• Alternative health insurance premiums
  • Professional association dues
  • Financial planning services
  • Pet insurance premiums

Employers should communicate the full range of covered expenses in detail to optimize employee satisfaction and utilization when introducing the PSA. Keeping employees informed on usage guidelines is also crucial.

Types of Personal Spending Accounts

There are a few different classifications of Personal Spending Accounts to be aware of:

Tax Treatment – Taxable vs. Non-Taxable

The most basic distinction is whether the PSA is structured as a taxable or non-taxable benefit. This impacts how claims get reimbursed:

Taxable PSA – The allowance and any reimbursements are taxable on the employee’s paycheck and T4/tax return. Employees get reimbursed for the total amount claimed.

Non-taxable PSA – Reimbursements are not taxed. However, employees only get reimbursed the amount minus tax withholding. The withheld tax goes to CRA on the employee’s behalf.

Both options have pros and cons. Non-taxable PSAs provide greater purchasing power on claims. However, taxable PSAs give employees access to more total dollars over the year.

Employers should consult accounting and tax professionals when deciding on the optimal structure.

Funding – Employer, Employee or Both

PSAs can be funded in full by the employer or involve contributions from both parties:

  • Employer-funded – The employer provides the total PSA allowance amount. This is the most common approach.
  • Employee/employer shared funding – Both parties contribute to the account. For instance, employers might match employee PSA contributions up to a set maximum.
  • Employee-funded – Employees can allocate their pre-tax dollars to a PSA through a flexible spending account. Employers facilitate payroll deduction but do not provide funds directly.

Allowing employees to contribute gives them more control. But employer-only funding keeps things simple. Most employers absorb the total cost of PSA contributions.

Standalone vs. Part of a Cafeteria Plan

Employers can offer a Personal Spending Account as:

  • A standalone benefit – The PSA is the only spending account provided.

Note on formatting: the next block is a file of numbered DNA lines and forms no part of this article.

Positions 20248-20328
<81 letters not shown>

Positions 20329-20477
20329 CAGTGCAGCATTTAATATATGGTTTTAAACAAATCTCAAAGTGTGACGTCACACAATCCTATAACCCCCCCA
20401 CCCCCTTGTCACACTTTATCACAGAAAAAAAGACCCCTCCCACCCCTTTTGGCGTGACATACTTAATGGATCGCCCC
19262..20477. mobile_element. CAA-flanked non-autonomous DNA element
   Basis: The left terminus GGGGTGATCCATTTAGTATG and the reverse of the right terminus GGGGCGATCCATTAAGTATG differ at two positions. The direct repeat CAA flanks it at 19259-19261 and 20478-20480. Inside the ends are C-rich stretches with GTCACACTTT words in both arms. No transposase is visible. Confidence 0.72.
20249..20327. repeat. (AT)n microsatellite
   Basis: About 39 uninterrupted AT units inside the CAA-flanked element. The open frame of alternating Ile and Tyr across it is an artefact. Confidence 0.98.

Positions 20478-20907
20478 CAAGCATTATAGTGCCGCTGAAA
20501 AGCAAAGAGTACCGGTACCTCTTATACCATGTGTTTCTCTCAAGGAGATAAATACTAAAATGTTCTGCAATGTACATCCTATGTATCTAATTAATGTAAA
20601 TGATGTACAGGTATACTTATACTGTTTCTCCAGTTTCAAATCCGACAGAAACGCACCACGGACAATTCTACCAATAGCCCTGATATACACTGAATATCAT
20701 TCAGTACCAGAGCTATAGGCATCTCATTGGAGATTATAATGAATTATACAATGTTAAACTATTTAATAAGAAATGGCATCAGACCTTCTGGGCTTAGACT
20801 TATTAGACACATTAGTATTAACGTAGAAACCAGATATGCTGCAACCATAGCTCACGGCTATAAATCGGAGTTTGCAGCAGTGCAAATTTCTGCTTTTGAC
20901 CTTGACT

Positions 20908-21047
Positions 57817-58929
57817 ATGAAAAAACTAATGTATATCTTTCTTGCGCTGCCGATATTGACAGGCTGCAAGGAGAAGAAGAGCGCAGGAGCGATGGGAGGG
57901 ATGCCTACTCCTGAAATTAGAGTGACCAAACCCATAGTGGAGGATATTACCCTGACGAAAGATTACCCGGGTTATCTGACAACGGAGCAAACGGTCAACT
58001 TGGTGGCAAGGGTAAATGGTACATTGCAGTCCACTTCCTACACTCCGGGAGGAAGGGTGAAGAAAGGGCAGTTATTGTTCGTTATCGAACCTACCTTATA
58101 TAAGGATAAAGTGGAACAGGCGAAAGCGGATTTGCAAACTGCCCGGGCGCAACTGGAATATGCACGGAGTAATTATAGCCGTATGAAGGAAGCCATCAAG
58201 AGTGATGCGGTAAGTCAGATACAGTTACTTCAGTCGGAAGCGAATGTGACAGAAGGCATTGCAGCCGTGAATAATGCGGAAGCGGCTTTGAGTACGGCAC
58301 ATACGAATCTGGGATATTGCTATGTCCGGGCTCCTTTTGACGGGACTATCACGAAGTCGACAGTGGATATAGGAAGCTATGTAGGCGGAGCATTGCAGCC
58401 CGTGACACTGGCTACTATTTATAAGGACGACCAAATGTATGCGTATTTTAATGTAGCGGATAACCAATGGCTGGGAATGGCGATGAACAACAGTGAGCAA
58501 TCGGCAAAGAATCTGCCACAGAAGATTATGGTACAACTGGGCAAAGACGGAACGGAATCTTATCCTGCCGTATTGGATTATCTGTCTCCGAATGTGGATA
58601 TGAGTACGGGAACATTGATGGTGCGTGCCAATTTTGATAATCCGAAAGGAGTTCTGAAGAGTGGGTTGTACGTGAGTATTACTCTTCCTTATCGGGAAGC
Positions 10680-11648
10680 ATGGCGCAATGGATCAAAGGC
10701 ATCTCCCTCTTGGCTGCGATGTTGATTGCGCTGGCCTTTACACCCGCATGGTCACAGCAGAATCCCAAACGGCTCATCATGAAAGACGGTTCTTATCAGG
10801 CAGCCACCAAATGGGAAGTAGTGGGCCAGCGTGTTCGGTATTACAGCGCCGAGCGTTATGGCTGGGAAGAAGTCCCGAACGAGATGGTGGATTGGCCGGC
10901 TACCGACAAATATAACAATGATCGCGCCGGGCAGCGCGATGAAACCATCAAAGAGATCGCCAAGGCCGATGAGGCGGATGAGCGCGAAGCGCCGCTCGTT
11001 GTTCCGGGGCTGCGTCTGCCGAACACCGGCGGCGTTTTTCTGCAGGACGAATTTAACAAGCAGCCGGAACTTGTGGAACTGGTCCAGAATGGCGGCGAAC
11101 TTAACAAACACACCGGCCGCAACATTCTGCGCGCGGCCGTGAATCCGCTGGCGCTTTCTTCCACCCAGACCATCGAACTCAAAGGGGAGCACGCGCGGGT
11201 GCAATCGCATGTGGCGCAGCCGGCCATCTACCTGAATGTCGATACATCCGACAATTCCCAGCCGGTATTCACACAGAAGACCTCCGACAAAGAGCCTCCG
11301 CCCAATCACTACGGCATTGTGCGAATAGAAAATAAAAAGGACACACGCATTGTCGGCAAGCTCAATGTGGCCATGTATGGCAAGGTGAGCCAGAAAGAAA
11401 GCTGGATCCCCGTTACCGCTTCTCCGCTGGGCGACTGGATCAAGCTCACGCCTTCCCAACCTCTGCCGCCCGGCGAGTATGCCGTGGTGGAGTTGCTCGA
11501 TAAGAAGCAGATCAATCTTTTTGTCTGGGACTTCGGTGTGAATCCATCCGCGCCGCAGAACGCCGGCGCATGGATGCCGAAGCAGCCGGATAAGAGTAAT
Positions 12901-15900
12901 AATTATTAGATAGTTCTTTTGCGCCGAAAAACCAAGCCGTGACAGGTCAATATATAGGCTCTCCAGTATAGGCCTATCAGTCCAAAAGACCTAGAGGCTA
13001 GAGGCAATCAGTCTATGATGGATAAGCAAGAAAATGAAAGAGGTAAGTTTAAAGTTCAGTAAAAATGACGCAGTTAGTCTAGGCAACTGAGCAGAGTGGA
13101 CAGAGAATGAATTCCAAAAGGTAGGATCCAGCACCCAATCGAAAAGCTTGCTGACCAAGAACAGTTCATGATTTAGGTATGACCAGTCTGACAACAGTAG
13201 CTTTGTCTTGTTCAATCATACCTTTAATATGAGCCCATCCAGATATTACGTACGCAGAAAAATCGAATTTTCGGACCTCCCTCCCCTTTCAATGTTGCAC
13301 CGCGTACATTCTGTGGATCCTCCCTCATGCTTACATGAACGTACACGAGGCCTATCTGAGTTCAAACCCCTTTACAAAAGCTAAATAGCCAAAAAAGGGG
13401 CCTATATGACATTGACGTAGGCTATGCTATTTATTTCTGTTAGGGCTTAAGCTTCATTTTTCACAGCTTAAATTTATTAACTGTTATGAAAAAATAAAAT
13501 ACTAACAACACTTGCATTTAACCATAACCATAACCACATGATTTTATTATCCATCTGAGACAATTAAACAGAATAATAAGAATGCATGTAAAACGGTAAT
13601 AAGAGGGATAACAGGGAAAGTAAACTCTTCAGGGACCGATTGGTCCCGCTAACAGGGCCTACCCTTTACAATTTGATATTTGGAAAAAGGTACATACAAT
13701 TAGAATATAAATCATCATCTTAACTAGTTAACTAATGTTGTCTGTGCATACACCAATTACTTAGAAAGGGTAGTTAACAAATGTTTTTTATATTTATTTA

• Part of a cafeteria plan – Employees are allocated credits between a PSA and Health Spending Account according to their needs.

Cafeteria plans allow employees to customize multiple accounts. However, standalone PSAs are easier to understand and manage. Either approach can work well.

The Benefits of Offering a Personal Spending Account

Adding a Personal Spending Account to your benefits package provides employee and employer advantages.

Benefits for Employees

  • Covers more options – Funds are available for more health, wellness, and lifestyle expenses than insurance.
  • Increased flexibility – Employees can choose how to spend their PSA dollars each year according to personal priorities.
  • Added tax savings – PSA contributions and reimbursements provide tax advantages.
  • Supports overall well-being – Provides resources to manage health and life needs holistically.
  • There is no pressure to spend all at once – Funds can be used gradually over the year.
  • Simple documentation – Usually needs invoices/receipts, with minimal paperwork.
  • Portable – Employees can take an unused PSA balance with them if they leave the company.
  • Added compensation – PSAs augment the total rewards package.

Benefits for Employers

  • Enhanced benefits – Round out your benefits offering with a few administrative requirements.
  • Support recruitment and retention – PSAs give you a competitive edge in attracting and keeping top talent.
  • Controllable costs – Outlays are limited to fixed PSA allowance amounts.
  • Streamlined management –Easy to set up and integrate with other benefits.
  • Promotes wellness and engagement – Employees use funds to support health and personal growth.
  • Flexible setup – Wide latitude to define covered expenses and eligibility terms.
  • Low administration – Employees manage expenses directly after funds are allocated.
  • Tax efficiencies – PSA contributions and reimbursements receive preferential tax treatment.

Who is Eligible for a Personal Spending Account?

Your Money, Your Choices: A Comprehensive Employee Guide to Personal Spending Accounts. IDC
Your Money, Your Choices: A Comprehensive Employee Guide to Personal Spending Accounts.

Employers define eligibility terms for Personal Spending Accounts tailored to their workforce. Typical PSA eligibility includes:

Full-Time Employees

Most employers make their PSA available to regular, full-time staff working at least 30+ hours per week. This provides coverage to the core employee group.

Part-Time Employees

Many companies also extend PSA eligibility to part-time employees. Contribution amounts are pro-rated based on hours worked. For example, part-time staff working 20-29 hours may receive 50% of the full-time PSA allowance.

New Hires

Employers can choose whether new employees are immediately eligible upon hiring or subject to a waiting period before accessing the PSA. Immediate eligibility helps attract new hires.

Departing Employees

When employees leave the company, any unused PSA balance can remain available for a set time or be forfeited immediately. The portability of balances helps with retention.